After her debut in 2016 in Rakeysh Omprakash Mehra’s experimental Mirzya, the phone stopped ringing for Saiyami Kher. The actress went on to do Mauli in 2018, a Marathi film opposite Riteish Deshmukh, and took up roles on streaming shows like Neeraj Pandey’s Special Ops and the upcoming second season of Amazon Prime Video’s Breathe, starring Abhishek Bachchan.
Four years after Mirzya, Kher is once again a lead actor, this time in Anurag Kashyap’s Netflix Original Choked. The actress delivers a confident performance as Sarita, a frustrated bank teller married to a thankless, unemployed man (played by Roshan Mathew). She’s weighed down by the daily struggles of making ends meet until one day, money starts erupting from a pipe in her kitchen. It all works out well till demonetisation strikes and leaves her new-found fortune potentially worthless.
Over a Zoom call, the actress speaks about life after Mirzya, working with Anurag Kashyap and the politics of Choked.
What was your first reaction when you read the script of Choked?
I met Anurag sir at MAMI which is when he told me about the film. He sent me the script and I had no idea he was going to direct it. I usually take a while to read scripts but this one I sped through. It was really intriguing because we are so used to seeing Punjabi or North Indian culture onscreen and if it is Mumbai, it’s usually the gangster world. But here it was a simple middle-class family going through their struggles. I grew up in Nasik in a middle-class Maharashtrian household so for me this was really relatable and I felt the writing was extremely real. As soon as I read the script, I called him and said ‘I love the script. I want to do it’. That’s when he told me he’s directing it which really sealed the deal for me.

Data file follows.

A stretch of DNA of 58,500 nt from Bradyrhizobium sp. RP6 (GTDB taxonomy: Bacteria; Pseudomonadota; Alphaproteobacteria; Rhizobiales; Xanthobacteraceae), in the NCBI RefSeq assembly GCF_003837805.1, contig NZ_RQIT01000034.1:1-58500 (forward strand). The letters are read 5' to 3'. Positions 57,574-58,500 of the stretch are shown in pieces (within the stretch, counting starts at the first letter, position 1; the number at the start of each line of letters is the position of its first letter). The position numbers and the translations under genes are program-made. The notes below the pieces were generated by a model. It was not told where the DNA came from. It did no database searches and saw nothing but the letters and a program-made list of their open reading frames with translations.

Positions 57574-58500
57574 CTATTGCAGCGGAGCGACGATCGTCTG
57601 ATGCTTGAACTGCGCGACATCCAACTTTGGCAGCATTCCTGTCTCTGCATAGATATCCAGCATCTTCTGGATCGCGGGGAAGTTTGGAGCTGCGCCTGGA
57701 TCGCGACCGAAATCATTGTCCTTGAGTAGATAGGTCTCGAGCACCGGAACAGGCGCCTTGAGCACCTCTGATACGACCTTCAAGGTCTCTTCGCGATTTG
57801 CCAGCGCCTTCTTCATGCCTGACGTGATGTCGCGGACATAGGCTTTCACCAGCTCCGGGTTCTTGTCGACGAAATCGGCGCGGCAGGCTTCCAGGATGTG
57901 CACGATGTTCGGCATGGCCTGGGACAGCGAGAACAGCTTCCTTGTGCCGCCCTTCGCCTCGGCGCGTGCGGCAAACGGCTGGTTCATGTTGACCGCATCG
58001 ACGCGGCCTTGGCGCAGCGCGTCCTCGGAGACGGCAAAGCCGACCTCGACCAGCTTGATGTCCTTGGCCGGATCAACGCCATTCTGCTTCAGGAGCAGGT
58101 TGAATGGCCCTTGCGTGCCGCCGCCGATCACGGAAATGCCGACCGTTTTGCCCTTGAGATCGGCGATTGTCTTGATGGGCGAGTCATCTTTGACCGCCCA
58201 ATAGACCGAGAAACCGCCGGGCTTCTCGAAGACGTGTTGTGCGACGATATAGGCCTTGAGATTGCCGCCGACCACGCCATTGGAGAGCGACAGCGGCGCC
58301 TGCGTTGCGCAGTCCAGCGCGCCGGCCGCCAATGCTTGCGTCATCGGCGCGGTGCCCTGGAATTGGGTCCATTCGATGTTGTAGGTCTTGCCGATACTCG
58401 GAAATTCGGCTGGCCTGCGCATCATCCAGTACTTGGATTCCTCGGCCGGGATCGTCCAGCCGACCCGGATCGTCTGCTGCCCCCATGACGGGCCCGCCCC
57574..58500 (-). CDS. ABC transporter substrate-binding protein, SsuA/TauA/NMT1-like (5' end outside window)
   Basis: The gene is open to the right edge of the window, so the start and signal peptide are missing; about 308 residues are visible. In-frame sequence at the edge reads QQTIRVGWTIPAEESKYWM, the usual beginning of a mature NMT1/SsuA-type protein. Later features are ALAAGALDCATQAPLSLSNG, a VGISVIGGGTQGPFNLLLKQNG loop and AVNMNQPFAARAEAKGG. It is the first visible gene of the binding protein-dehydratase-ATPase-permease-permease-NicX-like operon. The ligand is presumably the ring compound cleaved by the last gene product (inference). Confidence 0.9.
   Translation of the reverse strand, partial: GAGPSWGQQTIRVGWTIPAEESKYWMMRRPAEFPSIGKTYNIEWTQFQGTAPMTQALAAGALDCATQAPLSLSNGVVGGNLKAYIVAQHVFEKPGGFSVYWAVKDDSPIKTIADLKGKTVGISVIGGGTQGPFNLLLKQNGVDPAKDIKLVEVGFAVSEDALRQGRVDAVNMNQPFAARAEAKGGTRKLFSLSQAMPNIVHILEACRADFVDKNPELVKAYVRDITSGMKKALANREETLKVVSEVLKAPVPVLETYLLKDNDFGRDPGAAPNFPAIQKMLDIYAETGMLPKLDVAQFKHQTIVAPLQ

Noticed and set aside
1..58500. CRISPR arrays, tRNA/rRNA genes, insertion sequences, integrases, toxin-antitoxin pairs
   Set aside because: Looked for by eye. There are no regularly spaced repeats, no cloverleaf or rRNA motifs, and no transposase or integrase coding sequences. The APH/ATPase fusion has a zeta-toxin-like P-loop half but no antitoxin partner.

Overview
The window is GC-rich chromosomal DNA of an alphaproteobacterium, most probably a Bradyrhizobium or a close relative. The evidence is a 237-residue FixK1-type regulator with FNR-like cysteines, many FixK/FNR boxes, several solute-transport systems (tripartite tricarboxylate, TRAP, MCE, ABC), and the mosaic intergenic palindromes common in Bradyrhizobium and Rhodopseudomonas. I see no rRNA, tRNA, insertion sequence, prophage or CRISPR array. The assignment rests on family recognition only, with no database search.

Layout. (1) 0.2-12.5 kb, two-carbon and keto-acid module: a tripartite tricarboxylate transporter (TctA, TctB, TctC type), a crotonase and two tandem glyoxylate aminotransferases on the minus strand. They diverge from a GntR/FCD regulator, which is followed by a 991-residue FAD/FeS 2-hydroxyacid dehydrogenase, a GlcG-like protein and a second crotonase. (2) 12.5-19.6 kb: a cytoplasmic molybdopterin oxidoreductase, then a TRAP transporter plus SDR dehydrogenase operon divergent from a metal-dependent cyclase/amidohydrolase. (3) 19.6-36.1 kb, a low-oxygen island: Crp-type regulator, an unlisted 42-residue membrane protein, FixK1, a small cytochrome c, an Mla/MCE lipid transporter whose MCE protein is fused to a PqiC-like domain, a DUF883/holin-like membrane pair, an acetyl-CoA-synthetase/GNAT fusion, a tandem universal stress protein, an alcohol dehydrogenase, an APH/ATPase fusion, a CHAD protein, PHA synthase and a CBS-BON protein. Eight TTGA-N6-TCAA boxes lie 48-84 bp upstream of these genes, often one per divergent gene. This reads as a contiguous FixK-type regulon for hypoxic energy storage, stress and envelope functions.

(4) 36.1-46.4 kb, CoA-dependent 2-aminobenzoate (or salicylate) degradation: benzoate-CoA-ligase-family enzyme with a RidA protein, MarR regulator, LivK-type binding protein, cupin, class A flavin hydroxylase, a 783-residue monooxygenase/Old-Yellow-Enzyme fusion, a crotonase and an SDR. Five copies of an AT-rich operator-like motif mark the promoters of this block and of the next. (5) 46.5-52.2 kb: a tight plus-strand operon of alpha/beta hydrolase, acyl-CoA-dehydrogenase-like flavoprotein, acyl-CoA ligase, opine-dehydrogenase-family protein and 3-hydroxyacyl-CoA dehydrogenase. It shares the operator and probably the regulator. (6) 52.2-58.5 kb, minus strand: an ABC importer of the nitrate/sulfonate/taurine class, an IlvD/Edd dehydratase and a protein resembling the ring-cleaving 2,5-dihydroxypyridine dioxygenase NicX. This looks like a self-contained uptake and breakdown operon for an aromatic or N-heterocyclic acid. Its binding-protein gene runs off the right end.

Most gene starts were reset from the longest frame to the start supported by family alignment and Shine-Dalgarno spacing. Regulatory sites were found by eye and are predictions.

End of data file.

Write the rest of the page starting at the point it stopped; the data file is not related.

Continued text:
You’ve talked about how you had a tough time finding opportunities after Mirzya, but your co-star Harshvardhan Kapoor didn’t.
When I did Mirzya, I didn’t know the commercial side of films and how it functions. It only hit me like a year later where I realised this is a business and those factors matter. This whole debate about nepotism is overdone but when somebody is from the industry, the second opportunity is a little easier. The audiences are smarter now, so even if you are whoever you are, they need to accept you.
What was the toughest part about playing Sarita?
When I read the script I was confident I wanted to be a part of this but I was worried about whether I could pull it off. I spoke to the writer Nihit Bhave and the costume designer and asked if we could do a look test. I got a friend to shoot some stills where I was in the complete look of what we thought Sarita would be like and that’s when I felt I could do this.
That, for me, was the toughest part because the roles I’d done till then were very different. Anurag sir told me ‘the image you have in public or on social media is not the person you are. I see in you a lot of middle-class values that Sarita has. So just stay rooted to where you are from’. I think that gave me the confidence I needed.
In the film, you have a very turbulent relationship with your husband Sushant, played by Roshan Mathew. You’re almost like a parent to him. What went into creating that dynamic?